I don't think our own Environment Minister John Gormley will be siding with Sammy any time soon mind. Only this week he gave his imprimatur to yet another department funded study that took the most extreme assumptions about climate change to generate the most extreme projections for Ireland and then call them 'scientific predictions'. Sounds more convincing than 'scientific conjectures' I guess. At least the IPCC had the integrity to call them illustrative marker scenarios, not predictions: because real scientists don't do 'predictions' for 50 or 100 year's time. They leave predictions to astrologers, charlatans and, er, politicians.
But not Sammy ...
Wednesday, June 11, 2008
The people at The Responsibility Project recently got in touch to let me know that they have added a number of new videos - and I can report that they have maintained their high standards. Their new stories range from the emotionally powerful (Father's Day), to the quirky/funny (Table Guardians), to the cutesy (Mandy & Lester). Unfortunately due to 'licensing agreements' several other videos cannot be seen outside of North America, including one about an African boy starting school in Ireland. Still, there's plenty of content and thought-provoking material across the rest of the site.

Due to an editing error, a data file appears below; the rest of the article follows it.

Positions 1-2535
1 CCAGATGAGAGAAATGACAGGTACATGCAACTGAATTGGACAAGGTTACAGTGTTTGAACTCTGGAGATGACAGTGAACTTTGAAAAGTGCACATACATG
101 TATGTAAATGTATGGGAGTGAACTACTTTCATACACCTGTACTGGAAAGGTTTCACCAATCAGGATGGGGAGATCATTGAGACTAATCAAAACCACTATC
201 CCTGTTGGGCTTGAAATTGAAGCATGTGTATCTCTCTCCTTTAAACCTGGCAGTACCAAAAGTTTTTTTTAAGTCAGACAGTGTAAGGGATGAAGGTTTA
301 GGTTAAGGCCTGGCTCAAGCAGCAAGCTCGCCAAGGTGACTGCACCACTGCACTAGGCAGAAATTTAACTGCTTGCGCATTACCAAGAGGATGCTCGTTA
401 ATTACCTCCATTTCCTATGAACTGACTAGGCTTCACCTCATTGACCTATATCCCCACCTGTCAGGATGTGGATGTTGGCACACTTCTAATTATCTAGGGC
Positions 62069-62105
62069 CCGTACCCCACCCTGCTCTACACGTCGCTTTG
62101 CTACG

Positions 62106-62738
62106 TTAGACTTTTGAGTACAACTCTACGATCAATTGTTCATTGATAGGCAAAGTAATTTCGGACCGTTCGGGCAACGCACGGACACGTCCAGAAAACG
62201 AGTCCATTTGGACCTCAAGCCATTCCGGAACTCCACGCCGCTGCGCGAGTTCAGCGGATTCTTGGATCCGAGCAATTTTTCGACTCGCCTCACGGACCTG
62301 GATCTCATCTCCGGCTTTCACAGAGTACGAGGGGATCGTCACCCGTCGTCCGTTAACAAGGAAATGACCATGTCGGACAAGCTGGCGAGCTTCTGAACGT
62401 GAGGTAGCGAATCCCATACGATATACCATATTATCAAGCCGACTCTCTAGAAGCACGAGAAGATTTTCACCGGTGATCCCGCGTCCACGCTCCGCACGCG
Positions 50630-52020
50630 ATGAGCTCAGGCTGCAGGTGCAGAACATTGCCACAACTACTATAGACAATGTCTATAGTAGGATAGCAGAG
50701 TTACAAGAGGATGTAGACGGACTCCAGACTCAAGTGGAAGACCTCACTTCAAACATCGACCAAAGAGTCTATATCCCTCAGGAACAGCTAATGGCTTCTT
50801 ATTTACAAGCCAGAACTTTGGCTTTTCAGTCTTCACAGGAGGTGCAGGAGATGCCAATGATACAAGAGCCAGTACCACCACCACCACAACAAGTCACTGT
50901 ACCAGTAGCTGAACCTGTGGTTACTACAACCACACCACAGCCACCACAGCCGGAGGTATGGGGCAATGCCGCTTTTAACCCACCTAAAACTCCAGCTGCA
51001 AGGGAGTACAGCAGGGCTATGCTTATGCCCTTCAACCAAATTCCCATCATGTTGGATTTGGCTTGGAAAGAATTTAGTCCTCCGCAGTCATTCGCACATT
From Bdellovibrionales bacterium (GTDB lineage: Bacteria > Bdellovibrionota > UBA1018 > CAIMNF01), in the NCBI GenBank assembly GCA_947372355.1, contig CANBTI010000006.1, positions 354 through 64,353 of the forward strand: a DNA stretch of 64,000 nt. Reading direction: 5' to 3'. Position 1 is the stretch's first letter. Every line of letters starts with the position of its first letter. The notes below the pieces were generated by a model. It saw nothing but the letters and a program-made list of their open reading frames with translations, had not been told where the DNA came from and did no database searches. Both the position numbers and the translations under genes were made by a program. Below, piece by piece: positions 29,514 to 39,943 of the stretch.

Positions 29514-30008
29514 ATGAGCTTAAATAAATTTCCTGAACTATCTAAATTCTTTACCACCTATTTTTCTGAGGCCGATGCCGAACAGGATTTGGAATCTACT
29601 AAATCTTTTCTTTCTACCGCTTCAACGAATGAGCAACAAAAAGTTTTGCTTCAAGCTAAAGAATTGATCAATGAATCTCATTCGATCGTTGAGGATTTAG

I think that initiatives such as The Responsibility Project are part and parcel of a wider process of shaping a moral code for secular societies. Though the greater part of our individual and collective moral code in Ireland is Christian in origin (on balance, a positive thing); our cultural and societal momentum is taking us in a 'post-Christian' direction with regard to ethics and codes of behaviour. Where we end up, time will tell. The debate has only begun outside of Ireland let alone inside Ireland. For a sense of where the debate is going listen to this fascinating interview with Austin Dacey, author of The Secular Conscience (which I've just started reading).